Traffic congestion at TIA stokes safety concernsAir traffic controllers (ATCs) and pilots are bracing themselves for the upcoming peak travel season which begins in September as record high aircraft movements have been projected.
Air traffic controllers (ATCs) and pilots are bracing themselves for the upcoming peak travel season which begins in September as record high aircraft movements have been projected.
They are particularly concerned by potential long delays and holds at severely congested Tribhuvan International Airport (TIA) which may negatively impact safety. The country’s sole international airport has been strained to capacity, and delays and holds have become customary.
“We seem to be putting ourselves in a chaos situation again,” said Captain Rabindra Dangol, general secretary of the Nepal Pilots Association, speaking at a seminar entitled Aviation Safety Challenges in Nepal & Way Forward and TIA Capacity Congestion. The meet was organized by the Nepal Air Traffic Controllers’ Association.
“Imagine how many problems an hour’s delay would create both on the ground and in the air. A tourist spends thousands of rupees to go to Lukla, but the flight is eventually cancelled because of traffic congestion,” he said.
Dangol said that operating helicopters from other temporary helipads and mountain flights from Pokhara during the peak travel season would ease congestion. “The airport authority should make a note of this.”
The September-November period is Nepal’s peak tourist season, which accounts for as much as 35 percent of the year’s total tourist arrivals. In addition, autumn is Nepal’s main festival season when thousands of migrant workers and other Nepalis living abroad return home to celebrate Dashain and Tihar with their families.
A sharp rise in demand for air seats during this festival season has been predicted as major highways connecting Kathmandu with the rest of the country are in bad shape due to floods, landslides and delayed repairs.
During the peak season, TIA normally handles at least 420 flight movements (including 100 flights by foreign carriers) daily, a twofold jump from five years ago. The increase in aircraft movements has resulted in severe traffic congestion, and TIA lacks adequate parking bays.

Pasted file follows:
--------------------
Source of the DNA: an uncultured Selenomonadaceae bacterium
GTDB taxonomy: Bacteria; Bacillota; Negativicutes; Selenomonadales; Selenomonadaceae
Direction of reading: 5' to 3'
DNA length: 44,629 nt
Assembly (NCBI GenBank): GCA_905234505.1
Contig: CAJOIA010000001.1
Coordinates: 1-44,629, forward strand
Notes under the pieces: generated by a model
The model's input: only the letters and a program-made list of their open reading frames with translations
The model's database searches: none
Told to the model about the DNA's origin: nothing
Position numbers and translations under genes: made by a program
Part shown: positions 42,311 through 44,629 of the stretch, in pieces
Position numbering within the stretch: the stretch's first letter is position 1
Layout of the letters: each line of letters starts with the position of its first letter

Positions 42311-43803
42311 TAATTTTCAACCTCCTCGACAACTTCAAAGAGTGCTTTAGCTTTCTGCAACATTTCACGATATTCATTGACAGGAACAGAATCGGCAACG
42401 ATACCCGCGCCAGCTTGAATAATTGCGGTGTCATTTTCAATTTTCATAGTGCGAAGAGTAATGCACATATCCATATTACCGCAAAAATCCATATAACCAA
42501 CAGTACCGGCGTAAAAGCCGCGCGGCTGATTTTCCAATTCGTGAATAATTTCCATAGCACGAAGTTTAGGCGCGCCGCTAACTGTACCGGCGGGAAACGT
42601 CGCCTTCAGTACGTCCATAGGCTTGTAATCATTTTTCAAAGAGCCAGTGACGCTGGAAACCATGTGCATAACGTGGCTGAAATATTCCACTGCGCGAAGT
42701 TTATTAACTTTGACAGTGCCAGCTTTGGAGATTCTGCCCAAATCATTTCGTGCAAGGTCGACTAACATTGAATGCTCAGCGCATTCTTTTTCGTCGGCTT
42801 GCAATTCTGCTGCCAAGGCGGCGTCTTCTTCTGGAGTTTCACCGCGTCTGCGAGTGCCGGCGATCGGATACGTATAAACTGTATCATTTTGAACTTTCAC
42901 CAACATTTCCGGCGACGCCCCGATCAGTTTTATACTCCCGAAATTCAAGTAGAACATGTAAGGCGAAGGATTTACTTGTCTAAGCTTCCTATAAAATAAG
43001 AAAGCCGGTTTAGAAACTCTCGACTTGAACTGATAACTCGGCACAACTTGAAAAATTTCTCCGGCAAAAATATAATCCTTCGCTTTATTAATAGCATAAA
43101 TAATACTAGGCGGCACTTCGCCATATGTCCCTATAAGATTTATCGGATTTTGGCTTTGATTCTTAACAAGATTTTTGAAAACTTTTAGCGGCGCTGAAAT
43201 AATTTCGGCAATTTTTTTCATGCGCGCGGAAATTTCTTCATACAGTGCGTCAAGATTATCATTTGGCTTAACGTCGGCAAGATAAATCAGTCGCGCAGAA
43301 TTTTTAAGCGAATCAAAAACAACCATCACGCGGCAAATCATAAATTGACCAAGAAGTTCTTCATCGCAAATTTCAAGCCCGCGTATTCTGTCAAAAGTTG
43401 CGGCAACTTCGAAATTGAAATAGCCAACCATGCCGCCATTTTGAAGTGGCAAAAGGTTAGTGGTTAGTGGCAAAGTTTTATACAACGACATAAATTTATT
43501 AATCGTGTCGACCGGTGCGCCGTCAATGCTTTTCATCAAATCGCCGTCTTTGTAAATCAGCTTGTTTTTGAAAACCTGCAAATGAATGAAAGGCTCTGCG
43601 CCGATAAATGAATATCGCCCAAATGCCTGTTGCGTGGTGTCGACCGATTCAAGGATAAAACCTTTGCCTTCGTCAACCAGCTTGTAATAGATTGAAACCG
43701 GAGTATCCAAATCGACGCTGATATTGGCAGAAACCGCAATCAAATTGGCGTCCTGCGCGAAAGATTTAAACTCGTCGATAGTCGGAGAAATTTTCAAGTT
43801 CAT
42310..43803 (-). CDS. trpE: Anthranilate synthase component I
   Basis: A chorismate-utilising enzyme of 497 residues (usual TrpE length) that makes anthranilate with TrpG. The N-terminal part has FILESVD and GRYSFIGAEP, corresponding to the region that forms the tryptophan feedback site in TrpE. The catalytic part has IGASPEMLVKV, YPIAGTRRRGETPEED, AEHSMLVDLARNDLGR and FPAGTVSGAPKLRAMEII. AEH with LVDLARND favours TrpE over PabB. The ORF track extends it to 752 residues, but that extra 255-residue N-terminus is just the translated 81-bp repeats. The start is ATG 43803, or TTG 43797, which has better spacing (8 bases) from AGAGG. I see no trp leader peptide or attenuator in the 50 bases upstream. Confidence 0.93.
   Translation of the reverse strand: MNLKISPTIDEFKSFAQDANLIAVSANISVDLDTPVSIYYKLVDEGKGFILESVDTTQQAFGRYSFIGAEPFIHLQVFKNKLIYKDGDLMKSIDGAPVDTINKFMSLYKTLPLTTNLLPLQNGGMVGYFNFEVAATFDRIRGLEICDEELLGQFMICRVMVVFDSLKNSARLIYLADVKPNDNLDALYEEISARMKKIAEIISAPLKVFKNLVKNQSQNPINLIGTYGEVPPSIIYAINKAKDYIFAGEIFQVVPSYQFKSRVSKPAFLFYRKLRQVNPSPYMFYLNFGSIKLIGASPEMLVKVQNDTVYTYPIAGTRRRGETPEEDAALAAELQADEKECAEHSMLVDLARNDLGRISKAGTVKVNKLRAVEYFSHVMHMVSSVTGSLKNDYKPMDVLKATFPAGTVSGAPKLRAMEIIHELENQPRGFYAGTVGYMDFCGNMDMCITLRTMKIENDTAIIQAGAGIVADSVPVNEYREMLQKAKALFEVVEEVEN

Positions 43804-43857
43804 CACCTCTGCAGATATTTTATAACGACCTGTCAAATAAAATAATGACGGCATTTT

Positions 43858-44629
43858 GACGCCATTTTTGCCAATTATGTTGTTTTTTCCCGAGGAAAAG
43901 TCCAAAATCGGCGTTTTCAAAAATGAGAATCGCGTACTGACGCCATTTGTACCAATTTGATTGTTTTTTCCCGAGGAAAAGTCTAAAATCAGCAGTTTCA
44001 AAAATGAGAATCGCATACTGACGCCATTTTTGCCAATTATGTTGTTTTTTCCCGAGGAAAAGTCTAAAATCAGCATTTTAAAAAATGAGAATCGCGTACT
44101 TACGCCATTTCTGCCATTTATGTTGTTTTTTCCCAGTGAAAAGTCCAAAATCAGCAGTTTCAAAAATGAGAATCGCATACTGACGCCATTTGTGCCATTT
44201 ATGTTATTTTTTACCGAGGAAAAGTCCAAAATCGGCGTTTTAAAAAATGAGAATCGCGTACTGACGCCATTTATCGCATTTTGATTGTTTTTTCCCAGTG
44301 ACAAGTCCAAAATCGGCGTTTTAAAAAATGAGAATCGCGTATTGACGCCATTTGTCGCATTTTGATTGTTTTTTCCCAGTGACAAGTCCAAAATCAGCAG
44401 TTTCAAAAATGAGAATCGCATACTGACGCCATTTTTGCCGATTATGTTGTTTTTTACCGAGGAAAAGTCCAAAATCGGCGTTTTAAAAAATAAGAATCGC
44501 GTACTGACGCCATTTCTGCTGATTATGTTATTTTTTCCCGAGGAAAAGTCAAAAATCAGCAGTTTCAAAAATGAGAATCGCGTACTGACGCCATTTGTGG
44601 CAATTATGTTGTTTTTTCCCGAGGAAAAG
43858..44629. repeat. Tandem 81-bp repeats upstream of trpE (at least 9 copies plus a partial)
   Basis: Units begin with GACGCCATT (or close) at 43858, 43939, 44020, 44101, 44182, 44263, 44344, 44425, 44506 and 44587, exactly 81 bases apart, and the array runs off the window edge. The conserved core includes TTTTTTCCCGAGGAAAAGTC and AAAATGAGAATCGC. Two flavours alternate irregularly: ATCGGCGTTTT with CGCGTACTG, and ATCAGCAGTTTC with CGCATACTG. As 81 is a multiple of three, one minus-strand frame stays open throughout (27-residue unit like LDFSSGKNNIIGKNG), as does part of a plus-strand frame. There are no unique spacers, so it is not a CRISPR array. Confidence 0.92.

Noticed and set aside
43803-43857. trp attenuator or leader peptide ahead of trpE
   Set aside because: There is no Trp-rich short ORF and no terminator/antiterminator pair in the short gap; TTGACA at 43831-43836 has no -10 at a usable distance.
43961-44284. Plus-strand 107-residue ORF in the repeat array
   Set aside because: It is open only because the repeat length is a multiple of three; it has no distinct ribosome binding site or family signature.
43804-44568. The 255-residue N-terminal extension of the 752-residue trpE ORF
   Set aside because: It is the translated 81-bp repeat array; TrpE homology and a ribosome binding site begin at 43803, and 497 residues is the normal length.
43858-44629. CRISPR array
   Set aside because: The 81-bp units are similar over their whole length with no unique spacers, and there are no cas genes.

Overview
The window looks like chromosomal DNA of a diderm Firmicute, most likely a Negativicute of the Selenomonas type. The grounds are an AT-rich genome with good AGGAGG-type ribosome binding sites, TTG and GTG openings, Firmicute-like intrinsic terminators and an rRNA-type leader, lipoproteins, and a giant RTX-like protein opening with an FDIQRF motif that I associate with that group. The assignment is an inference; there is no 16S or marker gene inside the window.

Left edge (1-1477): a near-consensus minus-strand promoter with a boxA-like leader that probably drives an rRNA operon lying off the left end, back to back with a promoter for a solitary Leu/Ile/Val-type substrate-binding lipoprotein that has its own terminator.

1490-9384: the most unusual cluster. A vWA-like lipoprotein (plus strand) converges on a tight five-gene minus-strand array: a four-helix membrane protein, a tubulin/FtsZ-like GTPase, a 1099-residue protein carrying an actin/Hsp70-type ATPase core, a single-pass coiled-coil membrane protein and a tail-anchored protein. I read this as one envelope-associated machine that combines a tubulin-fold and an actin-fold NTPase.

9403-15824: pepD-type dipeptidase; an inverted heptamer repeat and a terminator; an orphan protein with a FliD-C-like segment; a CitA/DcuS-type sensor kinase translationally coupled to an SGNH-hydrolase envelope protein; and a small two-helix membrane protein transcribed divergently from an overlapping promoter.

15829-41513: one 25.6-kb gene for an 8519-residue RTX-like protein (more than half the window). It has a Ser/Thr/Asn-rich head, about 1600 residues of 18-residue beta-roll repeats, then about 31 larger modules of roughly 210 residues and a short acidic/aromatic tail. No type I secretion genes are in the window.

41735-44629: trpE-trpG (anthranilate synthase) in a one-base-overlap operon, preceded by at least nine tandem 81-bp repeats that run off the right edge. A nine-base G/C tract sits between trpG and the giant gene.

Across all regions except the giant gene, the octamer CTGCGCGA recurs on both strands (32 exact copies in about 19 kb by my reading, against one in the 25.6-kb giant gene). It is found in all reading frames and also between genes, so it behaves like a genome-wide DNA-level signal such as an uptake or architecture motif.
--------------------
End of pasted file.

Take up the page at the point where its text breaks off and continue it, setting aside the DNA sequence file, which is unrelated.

This autumn, the traffic situation is expected to be especially busy, according to ATCs and pilots. Flight movements are expected to swell to more than 500 daily, they said. The country’s domestic aviation industry has received 10 new aircraft this year, but there is no space to park them.
At the same time, tourist arrivals to Nepal jumped 41.50 percent to 460,237 individuals in the first half of 2017, raising expectations that the total figure will hit the 1-million mark by the end of the year.
The peak tourist season does not begin until September, and tourism entrepreneurs are optimistic that arrivals will reach 1 million by year-end.
Hotel Association Nepal has said that the outlook for the upcoming tourist season was positive with most luxury hotels reporting 85-90 percent advance bookings as of mid-August.
Lalit Bikram Shah, former regional director of Bangkok-based Icao Asia and Pacific office, said that TIA capacity had reached a critical stage and that this should not be taken lightly.
“Obviously, Nepal’s aviation sector has seen a dramatic growth, but if the growth is not properly managed, it kills growth. It’s time to assess the risk and some decisions need to be taken immediately,” he said.
Shah added there were many examples of countries that have capped growth to ensure safety. “The decision is not going to be popular, but ultimately it will enhance safety.” However, the concerned authorities do not want to take action, and the aviation sector has been left at the mercy of god, he added. “We should realize that a mistake made in a second can damage the industry’s image for a decade.”
An increase in aircraft movements has also increased the workload of ATCs. “We have been doing extra work due to a shortage of trained manpower. Many ATCs have been forced to miss training programmes because of their hectic schedule and work load,” said an ATC.
Overworked and stressed conditions can lead to mistakes. “Despite this, our ATCs are providing the highest level of safety and doing their job as best as they can.”